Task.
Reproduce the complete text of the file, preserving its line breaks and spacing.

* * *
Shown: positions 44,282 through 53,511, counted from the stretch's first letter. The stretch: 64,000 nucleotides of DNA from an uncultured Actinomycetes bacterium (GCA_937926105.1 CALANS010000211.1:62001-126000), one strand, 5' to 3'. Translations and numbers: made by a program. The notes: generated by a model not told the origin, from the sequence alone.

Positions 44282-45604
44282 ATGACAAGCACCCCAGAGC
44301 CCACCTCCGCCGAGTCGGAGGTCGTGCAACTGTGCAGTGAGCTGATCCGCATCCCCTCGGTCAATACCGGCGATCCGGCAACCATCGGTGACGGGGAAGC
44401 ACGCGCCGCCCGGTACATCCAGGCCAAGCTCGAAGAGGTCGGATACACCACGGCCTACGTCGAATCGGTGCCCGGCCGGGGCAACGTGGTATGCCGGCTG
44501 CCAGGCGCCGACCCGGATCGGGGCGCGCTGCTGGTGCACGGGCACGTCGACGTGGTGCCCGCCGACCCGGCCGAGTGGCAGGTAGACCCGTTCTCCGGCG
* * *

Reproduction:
Shown: positions 44,282 through 53,511, counted from the stretch's first letter. The stretch: 64,000 nucleotides of DNA from an uncultured Actinomycetes bacterium (GCA_937926105.1 CALANS010000211.1:62001-126000), one strand, 5' to 3'. Translations and numbers: made by a program. The notes: generated by a model not told the origin, from the sequence alone.

Positions 44282-45604
44282 ATGACAAGCACCCCAGAGC
44301 CCACCTCCGCCGAGTCGGAGGTCGTGCAACTGTGCAGTGAGCTGATCCGCATCCCCTCGGTCAATACCGGCGATCCGGCAACCATCGGTGACGGGGAAGC
44401 ACGCGCCGCCCGGTACATCCAGGCCAAGCTCGAAGAGGTCGGATACACCACGGCCTACGTCGAATCGGTGCCCGGCCGGGGCAACGTGGTATGCCGGCTG
44501 CCAGGCGCCGACCCGGATCGGGGCGCGCTGCTGGTGCACGGGCACGTCGACGTGGTGCCCGCCGACCCGGCCGAGTGGCAGGTAGACCCGTTCTCCGGCG